My presentation was delivered at the Law and Economics session. My topic was regulating trustees’ exculpatory clauses, which addressed the gap between the innovative use of trusts in financial services industry and the development of trust law.
The following day, Renmin University organized a visit to The Supreme People's Procuratorate. The office of procuratorate is an institution often used in inquisitorial system, responsible for investigating and prosecuting crimes and corruption. We were given the opportunity to talk to the officers from different departments of the procuratorate office, and to experience the voting system used for the decision making process.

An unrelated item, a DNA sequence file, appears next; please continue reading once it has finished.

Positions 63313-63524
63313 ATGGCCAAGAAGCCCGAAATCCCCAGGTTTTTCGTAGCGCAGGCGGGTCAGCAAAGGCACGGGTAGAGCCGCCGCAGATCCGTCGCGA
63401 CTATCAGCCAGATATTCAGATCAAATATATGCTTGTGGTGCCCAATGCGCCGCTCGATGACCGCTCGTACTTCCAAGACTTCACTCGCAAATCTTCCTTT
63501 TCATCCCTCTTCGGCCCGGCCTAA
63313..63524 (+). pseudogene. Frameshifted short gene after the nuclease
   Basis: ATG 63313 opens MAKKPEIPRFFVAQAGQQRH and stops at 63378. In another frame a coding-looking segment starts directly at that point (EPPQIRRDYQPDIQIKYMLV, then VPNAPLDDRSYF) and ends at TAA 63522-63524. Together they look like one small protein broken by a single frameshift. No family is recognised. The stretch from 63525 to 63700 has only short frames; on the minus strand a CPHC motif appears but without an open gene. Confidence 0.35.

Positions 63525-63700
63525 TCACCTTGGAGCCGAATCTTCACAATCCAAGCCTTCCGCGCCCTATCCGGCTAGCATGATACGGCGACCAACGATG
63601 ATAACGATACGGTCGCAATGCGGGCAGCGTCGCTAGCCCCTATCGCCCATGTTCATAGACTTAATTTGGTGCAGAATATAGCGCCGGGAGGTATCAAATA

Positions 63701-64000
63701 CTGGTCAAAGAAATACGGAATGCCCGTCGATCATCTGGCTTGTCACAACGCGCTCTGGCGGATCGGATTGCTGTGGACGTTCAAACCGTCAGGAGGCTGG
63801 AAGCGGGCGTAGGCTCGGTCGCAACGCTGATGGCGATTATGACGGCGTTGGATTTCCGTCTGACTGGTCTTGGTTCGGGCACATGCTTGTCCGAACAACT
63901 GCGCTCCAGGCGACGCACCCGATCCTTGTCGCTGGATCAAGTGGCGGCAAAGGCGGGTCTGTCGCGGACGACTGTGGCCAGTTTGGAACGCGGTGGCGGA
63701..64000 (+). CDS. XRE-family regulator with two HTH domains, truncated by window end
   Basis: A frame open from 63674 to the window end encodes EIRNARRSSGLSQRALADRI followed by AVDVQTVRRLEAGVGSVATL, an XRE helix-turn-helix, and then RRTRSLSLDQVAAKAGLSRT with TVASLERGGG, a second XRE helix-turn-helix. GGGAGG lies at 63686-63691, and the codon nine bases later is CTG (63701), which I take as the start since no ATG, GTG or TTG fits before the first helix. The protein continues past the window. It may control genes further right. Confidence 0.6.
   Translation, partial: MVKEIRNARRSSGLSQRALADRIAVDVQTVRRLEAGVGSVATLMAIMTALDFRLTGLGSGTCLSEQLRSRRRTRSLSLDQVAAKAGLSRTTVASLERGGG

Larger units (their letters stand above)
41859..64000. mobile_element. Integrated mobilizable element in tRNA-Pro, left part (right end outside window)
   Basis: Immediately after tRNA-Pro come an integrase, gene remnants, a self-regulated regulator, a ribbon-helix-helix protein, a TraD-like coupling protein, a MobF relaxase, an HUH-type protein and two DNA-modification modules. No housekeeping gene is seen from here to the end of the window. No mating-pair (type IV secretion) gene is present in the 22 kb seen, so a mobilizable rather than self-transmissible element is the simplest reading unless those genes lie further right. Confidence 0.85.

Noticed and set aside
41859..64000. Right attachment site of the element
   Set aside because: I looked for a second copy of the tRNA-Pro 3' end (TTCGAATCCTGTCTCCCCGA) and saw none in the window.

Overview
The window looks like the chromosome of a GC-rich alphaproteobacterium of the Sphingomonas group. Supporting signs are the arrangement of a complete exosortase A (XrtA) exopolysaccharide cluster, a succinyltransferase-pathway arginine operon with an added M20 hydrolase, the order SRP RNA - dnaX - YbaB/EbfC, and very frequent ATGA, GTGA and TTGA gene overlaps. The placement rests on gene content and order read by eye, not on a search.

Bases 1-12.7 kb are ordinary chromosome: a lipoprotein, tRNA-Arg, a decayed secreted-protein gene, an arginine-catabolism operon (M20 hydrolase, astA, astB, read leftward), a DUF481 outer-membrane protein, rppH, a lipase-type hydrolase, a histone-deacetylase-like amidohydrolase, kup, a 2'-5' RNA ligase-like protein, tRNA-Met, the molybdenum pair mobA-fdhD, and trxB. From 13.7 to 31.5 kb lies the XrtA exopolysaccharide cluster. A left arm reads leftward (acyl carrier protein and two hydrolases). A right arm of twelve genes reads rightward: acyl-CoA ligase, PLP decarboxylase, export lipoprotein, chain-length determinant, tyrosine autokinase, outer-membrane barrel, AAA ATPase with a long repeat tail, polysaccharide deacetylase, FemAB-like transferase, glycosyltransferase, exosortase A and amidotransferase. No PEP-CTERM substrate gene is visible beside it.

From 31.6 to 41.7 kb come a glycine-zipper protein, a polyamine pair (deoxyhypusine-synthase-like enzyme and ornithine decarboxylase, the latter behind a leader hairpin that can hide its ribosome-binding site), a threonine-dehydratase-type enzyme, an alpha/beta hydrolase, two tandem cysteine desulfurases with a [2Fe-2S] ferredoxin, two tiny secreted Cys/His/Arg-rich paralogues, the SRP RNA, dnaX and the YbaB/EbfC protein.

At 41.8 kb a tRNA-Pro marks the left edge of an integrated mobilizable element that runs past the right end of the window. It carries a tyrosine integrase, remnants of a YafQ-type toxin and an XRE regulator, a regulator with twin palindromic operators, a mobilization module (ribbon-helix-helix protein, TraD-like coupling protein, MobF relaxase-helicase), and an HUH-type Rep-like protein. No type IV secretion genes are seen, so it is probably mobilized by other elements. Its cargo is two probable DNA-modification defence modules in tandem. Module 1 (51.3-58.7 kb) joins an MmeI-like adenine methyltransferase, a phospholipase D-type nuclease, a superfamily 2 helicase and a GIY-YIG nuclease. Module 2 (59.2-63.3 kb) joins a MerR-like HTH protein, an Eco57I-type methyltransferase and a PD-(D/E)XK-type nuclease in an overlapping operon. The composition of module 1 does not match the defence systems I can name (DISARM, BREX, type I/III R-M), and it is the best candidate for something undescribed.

Renmin University covered the roundtrip airfare and the accommodation. It has also planned a range of activities to showcase the city of Beijing, including tours of the Great Wall and Hutong (alleys formed by lines of traditional courtyard residences). Overall, I am grateful for having been nominated to represent Sydney Law School in this event by the Centre for Asian and Pacific Law (CAPLUS). It was an invaluable experience and a highlight of my study at Sydney Law School. I highly recommend to all law students to take advantage of this opportunity.
On 24-25 May 2014, Sydney Law School student and current CAPLUS student intern Michael Power (5th year Commerce/Law) attended the 2nd Annual International Forum for Law School Students at Renmin University of China in Beijing. The forum was co-sponsored by Renmin Law School and Indiana University Robert H. McKinney School of Law. Michael reports on his experience here.